Owner A knows it cannot navigate the legal process to deal with complex legal issues of this magnitude and decides to engage counsel to defend this lawsuit. Luckily, Owner A is able to successfully defend the lawsuit, but in getting there, must pay its attorney ~$50,000 to prepare for trial, plus another ~$20,000 for related consultants and experts (both conservative estimates). Despite Owner A successfully defending the customer’s civil claims, DPOR suspends Owner A’s professional license due to violated regulations. Owner A is now ~$70,000 in the hole, without a professional license, or the income from its business, cannot pay its loan or rent payments when due, and eventually must file for Chapter 7 bankruptcy.
Owner B starts in the same position as Owner A, also facing financial constraints, and is also cost-conscious. Owner B knows it does not have the expertise or time to devote to consumer protection or professional licensure compliance (or other legal complexities), so Owner B sets up a free consultation with VFN business counsel. After consultation, Owner B engages counsel to prepare its business entity’s articles and organizing documents. The lawyer provides these services to Owner B, and in related discussions, recommends Owner B forward its customer agreement for review. The lawyer recommends Owner B amend its customer agreement to comply with VCPA and DPOR requirements. The lawyer makes appropriate changes and counsels Owner B on the importance of following corporate formality.
Owner B pays a total of $2,500.00 for these services, but in doing so, avoids significant legal (and financial) exposure. If a lawsuit were filed against Owner B, its attorney is positioned to negotiate or dismiss any claims quickly, avoiding cost for trial prep, and fees for consultants and expert witnesses. Incidentally, Owner B also sleeps well at night, knowing its attorney is losing sleep on its behalf.
The Lesson. While I have intentionally simplified these hypothetical scenarios for contrast, any successful business owner can confirm the lesson they offer invest a little amount now to engage legal counsel and manage risk, to avoid major liability and expense down the road. You will thank yourself. The issues discussed in this article focus on business formation, corporate liability, and regulatory compliance of customer agreements, however, consultation with a business attorney is similarly valuable in the context of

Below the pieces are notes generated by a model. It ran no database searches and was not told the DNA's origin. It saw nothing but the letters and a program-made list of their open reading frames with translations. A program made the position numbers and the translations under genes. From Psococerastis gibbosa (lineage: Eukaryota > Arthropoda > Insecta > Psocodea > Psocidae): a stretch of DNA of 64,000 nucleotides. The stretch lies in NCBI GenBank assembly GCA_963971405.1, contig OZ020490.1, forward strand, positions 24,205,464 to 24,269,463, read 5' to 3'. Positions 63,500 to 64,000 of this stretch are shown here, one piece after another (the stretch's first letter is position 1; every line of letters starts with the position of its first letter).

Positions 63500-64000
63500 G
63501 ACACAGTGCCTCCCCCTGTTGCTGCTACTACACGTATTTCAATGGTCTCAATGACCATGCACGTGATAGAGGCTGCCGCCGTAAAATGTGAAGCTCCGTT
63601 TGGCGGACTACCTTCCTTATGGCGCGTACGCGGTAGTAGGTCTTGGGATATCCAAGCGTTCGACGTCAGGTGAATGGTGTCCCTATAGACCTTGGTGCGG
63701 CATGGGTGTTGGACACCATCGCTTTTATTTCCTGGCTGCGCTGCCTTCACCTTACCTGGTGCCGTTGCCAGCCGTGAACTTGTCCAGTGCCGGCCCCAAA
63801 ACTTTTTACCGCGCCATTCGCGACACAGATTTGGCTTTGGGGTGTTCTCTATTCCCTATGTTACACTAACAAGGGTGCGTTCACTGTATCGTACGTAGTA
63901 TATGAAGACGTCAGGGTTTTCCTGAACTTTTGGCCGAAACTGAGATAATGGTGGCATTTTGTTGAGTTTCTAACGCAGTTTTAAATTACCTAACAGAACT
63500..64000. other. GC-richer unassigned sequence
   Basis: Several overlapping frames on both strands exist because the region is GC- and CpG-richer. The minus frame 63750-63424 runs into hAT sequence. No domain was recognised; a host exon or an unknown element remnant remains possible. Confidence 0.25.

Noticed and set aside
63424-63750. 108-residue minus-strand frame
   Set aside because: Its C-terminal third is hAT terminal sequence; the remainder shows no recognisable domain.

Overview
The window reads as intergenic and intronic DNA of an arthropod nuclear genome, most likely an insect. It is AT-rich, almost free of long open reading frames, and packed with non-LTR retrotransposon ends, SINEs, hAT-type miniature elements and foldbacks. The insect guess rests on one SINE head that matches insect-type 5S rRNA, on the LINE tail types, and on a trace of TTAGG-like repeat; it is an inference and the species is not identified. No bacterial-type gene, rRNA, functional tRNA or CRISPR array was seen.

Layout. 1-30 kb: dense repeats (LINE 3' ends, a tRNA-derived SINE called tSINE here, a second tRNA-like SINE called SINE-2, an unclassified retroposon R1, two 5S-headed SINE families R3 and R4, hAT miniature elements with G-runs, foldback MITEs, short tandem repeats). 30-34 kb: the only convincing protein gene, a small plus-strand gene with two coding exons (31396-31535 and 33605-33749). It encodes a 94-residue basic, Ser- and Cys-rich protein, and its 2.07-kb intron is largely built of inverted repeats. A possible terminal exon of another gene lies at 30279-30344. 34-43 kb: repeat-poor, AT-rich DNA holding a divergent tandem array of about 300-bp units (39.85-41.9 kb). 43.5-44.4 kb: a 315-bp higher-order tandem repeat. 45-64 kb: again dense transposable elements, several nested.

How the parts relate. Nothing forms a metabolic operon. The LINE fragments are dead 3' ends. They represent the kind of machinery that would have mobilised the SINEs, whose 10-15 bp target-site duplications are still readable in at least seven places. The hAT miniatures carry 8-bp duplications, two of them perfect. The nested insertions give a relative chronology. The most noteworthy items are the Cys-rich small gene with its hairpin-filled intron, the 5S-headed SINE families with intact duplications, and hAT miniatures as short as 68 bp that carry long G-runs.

- purchasing a business;
- raising capital and extending or obtaining financing;
- buying, selling or leasing a commercial property;
- negotiating and navigating agreements with vendors and customers;
- drafting corporate governance agreements related to decision-making, distributions, and other ownership rights; and/or
- selling your business’ equity or assets, when that time may come.
Consult with an Experienced Small Business Lawyer. VFN is one of the most highly regarded law firms in Northern Virginia, with seasoned and well-connected attorneys who can help you in any of these areas. While we also have experienced litigators who can help you in the event of a dispute, we would always prefer to help you avoid legal problems before they happen.
Remaining in contact with an experienced business attorney is the most simple, sure-fire way to avoid legal liability, and the resulting financial stress that comes with it. By doing so, you can make sure your business is in a position to thrive and will continue to do so moving forward.
This blog post is not intended to provide legal advice or substitute for the advice of legal counsel with respect to specific facts and situations. See disclaimer